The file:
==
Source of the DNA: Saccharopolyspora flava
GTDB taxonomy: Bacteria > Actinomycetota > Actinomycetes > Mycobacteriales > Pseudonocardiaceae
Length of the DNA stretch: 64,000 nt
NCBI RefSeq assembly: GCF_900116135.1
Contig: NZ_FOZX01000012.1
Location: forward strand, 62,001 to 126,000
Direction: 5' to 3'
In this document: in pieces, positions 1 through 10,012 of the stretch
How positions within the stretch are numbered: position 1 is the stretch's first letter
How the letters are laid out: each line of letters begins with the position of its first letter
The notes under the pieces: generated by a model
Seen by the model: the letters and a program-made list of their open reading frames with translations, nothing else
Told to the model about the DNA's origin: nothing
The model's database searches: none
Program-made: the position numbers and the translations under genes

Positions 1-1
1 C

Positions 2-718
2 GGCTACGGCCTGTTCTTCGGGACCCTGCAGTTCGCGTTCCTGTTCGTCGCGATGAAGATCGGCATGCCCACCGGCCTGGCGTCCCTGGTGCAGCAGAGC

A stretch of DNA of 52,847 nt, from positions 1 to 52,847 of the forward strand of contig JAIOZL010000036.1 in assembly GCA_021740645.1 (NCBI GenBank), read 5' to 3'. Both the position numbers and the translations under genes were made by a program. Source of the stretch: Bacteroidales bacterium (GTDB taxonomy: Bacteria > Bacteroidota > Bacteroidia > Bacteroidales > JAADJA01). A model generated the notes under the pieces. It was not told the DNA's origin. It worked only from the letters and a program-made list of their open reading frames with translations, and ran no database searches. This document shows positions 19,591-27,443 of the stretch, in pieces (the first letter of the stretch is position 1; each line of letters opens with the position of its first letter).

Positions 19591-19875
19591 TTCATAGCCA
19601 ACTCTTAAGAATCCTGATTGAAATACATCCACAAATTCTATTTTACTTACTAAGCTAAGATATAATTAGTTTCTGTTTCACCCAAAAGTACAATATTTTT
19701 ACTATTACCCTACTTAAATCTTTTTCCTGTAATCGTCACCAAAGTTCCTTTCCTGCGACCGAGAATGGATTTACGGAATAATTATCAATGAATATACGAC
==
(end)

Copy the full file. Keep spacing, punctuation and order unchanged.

Source of the DNA: Saccharopolyspora flava
GTDB taxonomy: Bacteria > Actinomycetota > Actinomycetes > Mycobacteriales > Pseudonocardiaceae
Length of the DNA stretch: 64,000 nt
NCBI RefSeq assembly: GCF_900116135.1
Contig: NZ_FOZX01000012.1
Location: forward strand, 62,001 to 126,000
Direction: 5' to 3'
In this document: in pieces, positions 1 through 10,012 of the stretch
How positions within the stretch are numbered: position 1 is the stretch's first letter
How the letters are laid out: each line of letters begins with the position of its first letter
The notes under the pieces: generated by a model
Seen by the model: the letters and a program-made list of their open reading frames with translations, nothing else
Told to the model about the DNA's origin: nothing
The model's database searches: none
Program-made: the position numbers and the translations under genes

Positions 1-1
1 C

Positions 2-718
2 GGCTACGGCCTGTTCTTCGGGACCCTGCAGTTCGCGTTCCTGTTCGTCGCGATGAAGATCGGCATGCCCACCGGCCTGGCGTCCCTGGTGCAGCAGAGC

A stretch of DNA of 52,847 nt, from positions 1 to 52,847 of the forward strand of contig JAIOZL010000036.1 in assembly GCA_021740645.1 (NCBI GenBank), read 5' to 3'. Both the position numbers and the translations under genes were made by a program. Source of the stretch: Bacteroidales bacterium (GTDB taxonomy: Bacteria > Bacteroidota > Bacteroidia > Bacteroidales > JAADJA01). A model generated the notes under the pieces. It was not told the DNA's origin. It worked only from the letters and a program-made list of their open reading frames with translations, and ran no database searches. This document shows positions 19,591-27,443 of the stretch, in pieces (the first letter of the stretch is position 1; each line of letters opens with the position of its first letter).

Positions 19591-19875
19591 TTCATAGCCA
19601 ACTCTTAAGAATCCTGATTGAAATACATCCACAAATTCTATTTTACTTACTAAGCTAAGATATAATTAGTTTCTGTTTCACCCAAAAGTACAATATTTTT
19701 ACTATTACCCTACTTAAATCTTTTTCCTGTAATCGTCACCAAAGTTCCTTTCCTGCGACCGAGAATGGATTTACGGAATAATTATCAATGAATATACGAC